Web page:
Fast-casual chain steps up its mobile experience
Chipotle Mexican Grill is making a move to retain existing customers and attract new ones.
The fast-casual chain is partnering with Deloitte Digital to transform its mobile customer experience. The creative digital consultancy within Deloitte Consulting LLP, will redesign Chipotle's iOS and Android ordering apps, a move that will improve digital ordering and enhance the customer experience. The new apps will launch in the fall, with additional channels following by the end of the year.
The new mobile apps are designed to better reflect Chipotle's brand, while improving overall business performance and reducing friction in the ordering process. Functionality includes easier customization of meals, identification of nearby store locations and calculating pickup times. The redesigned mobile experience will also include enhanced payment options including Apple and Android pay, according to Chipotle.
Advanced mobile payment functionality will benefit the chain in the long run. When customers use technology to place an order with a quick service restaurant, average spend increases 20% per visit, and the frequency of visits to that restaurant increases by 6%, according to data from Deloitte.
"We're always looking to give our customers easier, more convenient ways to order and enjoy Chipotle food, and a great mobile ordering experience is right in line with that goal," said Curt Garner, chief digital and information officer at Chipotle. "Deloitte Digital brings the data, insights and technology needed to help us grow our digital channels, and meet our customers where they are with the same fast, friendly ordering experience they get in our restaurants."
This enhanced mobile customer experience is part of a greater initiative that Chipotle is investing in to help drive growth in the digital channel. For example, the company previously announced that it is redesigning ordering website, online catering, additional out-of-store payment options, "Smarter Pickup Times," and an integrated marketing campaign.
All of these initiatives coincide with the chain’s efforts to lure customers back to its restaurants following a chain of events that took a toll on the brand’s reputation and sales. These include a data breach this past spring, as well as a wave of food safety incidents in 2015.
Home Depot in big solar initiative
The nation's largest home improvement retailer has found a new use for its store roofs.
The Home Depot is partnering with GE's Current unit and Tesla on a rooftop solar project in 50 stores across five states (California, Connecticut, Maryland, New Jersey, New York, and the District of Colombia.) The initiative will reduce electricity grid demand by an estimated 30% to 35% annually at each location. Under a power purchase agreement, Home Depot will lease its roof space and buy the output from the systems.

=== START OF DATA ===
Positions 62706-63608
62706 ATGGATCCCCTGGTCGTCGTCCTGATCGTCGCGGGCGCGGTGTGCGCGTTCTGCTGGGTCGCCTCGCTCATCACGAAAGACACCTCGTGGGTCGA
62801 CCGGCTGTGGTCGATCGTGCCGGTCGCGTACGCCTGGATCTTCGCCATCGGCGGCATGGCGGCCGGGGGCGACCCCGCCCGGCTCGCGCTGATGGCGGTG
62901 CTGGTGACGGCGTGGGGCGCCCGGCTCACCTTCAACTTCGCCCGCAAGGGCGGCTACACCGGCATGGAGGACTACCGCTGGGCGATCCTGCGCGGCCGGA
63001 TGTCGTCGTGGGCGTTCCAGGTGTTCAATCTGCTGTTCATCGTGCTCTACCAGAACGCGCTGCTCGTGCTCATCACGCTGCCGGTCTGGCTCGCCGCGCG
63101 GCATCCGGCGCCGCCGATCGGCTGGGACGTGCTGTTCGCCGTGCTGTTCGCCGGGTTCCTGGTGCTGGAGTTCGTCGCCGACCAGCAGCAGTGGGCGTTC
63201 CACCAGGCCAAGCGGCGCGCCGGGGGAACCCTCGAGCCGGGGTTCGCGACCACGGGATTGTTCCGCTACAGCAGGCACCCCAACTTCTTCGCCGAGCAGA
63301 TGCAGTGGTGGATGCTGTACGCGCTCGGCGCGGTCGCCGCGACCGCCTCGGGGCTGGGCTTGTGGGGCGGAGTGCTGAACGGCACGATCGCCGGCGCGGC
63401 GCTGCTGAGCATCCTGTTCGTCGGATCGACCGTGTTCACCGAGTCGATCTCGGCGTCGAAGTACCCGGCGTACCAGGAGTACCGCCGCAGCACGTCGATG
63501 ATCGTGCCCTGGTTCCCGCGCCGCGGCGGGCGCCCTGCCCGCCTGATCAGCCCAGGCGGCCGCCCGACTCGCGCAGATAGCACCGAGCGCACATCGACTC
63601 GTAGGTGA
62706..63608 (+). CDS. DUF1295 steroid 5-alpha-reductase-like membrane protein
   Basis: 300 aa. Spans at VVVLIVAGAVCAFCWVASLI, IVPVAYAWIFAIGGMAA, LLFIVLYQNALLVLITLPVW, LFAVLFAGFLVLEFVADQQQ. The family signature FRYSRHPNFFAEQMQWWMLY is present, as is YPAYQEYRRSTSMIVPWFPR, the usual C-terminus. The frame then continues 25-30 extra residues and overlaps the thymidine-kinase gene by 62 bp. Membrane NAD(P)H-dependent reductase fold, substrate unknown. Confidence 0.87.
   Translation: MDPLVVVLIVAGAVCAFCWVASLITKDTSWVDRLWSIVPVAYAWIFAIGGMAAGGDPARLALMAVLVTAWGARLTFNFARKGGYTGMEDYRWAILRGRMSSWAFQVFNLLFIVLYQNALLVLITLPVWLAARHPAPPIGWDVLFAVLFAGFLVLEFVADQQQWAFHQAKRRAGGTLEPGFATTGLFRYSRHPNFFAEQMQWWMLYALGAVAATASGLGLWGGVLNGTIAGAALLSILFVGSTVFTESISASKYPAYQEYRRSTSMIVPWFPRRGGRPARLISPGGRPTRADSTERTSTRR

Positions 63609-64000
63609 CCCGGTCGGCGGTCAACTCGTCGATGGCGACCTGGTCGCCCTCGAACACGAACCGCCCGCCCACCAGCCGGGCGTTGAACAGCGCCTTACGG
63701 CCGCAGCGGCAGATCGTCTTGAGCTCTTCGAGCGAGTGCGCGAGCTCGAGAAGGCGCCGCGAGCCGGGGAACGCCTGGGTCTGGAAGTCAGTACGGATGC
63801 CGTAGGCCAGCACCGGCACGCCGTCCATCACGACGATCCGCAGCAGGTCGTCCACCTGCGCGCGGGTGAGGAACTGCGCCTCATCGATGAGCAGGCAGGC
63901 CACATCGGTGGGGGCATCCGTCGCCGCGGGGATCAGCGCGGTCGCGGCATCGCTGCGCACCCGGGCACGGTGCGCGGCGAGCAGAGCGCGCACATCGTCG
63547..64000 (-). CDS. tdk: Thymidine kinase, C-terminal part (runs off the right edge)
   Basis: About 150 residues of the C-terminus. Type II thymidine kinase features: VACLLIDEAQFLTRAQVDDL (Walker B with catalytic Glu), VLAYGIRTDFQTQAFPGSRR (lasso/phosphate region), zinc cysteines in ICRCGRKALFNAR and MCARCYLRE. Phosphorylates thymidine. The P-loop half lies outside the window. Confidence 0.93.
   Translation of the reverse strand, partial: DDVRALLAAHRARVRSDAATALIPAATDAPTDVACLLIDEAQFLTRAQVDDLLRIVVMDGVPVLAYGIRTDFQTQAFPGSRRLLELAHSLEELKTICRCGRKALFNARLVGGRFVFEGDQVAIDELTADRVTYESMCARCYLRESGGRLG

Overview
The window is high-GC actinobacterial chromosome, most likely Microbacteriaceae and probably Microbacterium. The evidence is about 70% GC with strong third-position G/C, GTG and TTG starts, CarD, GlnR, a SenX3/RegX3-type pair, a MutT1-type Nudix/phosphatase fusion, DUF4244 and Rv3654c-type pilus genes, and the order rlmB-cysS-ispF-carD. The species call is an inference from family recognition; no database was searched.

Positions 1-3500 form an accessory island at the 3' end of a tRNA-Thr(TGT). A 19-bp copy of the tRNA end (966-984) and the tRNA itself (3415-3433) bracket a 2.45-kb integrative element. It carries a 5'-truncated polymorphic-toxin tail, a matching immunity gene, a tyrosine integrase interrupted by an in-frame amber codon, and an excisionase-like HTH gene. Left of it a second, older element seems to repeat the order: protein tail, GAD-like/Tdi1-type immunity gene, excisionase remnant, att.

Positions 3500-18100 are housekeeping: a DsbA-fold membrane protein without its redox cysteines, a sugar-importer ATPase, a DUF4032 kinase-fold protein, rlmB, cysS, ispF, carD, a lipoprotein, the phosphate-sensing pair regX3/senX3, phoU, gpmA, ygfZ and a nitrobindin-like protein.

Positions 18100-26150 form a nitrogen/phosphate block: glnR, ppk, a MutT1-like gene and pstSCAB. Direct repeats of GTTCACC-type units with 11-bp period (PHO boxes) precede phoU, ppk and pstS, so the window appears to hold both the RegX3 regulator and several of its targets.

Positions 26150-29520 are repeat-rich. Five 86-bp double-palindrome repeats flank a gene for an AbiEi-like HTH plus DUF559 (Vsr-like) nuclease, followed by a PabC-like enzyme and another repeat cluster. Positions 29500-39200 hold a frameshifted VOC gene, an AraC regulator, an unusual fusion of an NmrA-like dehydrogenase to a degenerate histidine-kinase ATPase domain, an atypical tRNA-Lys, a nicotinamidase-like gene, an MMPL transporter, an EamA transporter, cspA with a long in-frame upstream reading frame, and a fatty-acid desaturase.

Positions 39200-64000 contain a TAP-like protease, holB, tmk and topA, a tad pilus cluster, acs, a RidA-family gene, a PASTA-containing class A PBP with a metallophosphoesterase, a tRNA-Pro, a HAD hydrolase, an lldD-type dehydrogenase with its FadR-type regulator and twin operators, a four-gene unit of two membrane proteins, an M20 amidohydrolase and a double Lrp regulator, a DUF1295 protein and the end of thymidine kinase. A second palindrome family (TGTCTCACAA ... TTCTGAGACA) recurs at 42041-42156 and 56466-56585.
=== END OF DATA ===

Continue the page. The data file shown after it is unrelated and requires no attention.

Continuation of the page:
The new rooftop solar project is part of the Home Depot's ongoing efforts to utilize 135 megawatts (MW) of alternative and renewable energy by 2020. Other alternative and renewable energy projects include:
• Solar farms in Delaware and Massachusetts with a combined annual output of 14.5 million kilowatt hours (kWh);
• Fuel cells in use at more than 170 stores and distribution centers that produce roughly 90% of the electricity each store needs to operate; and
• The 50 MW Los Mirasoles Wind Farm northeast of McAllen, Texas, announced this January, and The Zopiloapan Wind Farm located in central Mexico, added this June.
eBay helps social media powerhouse boost marketplace sales
Facebook is getting in on the “daily deals” game.
The social media giant is teaming up with eBay to bolster third-party sales. Through the collaboration, Facebook’s Marketplace service — a section on its mobile app — now features a selection of inventory from eBay’s Daily Deals program, according to TechCrunch.
The deals will encompass products across the consumer electronics, fashion, and home & garden categories. Approximately 100 new items will be posted daily, and deals can be shared via SMS or Facebook Messenger — which will link to the deal via eBay’s ShopBot app. A countdown reveals how long the deals are available, and each item also displays the percentage off, the report said.
The Marketplace launched last fall. Originally created as a way to aggregate the social network’s “for sale” postings across various “buy and sell” groups, it’s intended to deliver an easier, more centralized way to search and shop for items from local sellers. Users can also list their own items, and chat with buyers or sellers via Marketplace’s integration with Messenger. But it has morphed into a peer-to-peer marketplace — not a source for deals from third-party websites, like eBay, according to TechCrunch.
Further extending the breadth of the Marketplace, Facebook announced on Monday that it is rolling out the service to 17 new countries across Europe, including Austria, Belgium, the Czech Republic, Denmark, Finland, France, Germany, Hungary, Ireland, Italy, Luxembourg, Netherlands, Norway, Portugal, Spain, Sweden and Switzerland. These will join six other countries — Australia, Canada, Chile, Mexico, New Zealand and the U.K. — that recently launched the service.
In May, more than 18 million new items posted for sale in Marketplace in the United States, and that number continues to grow, according to Facebook.
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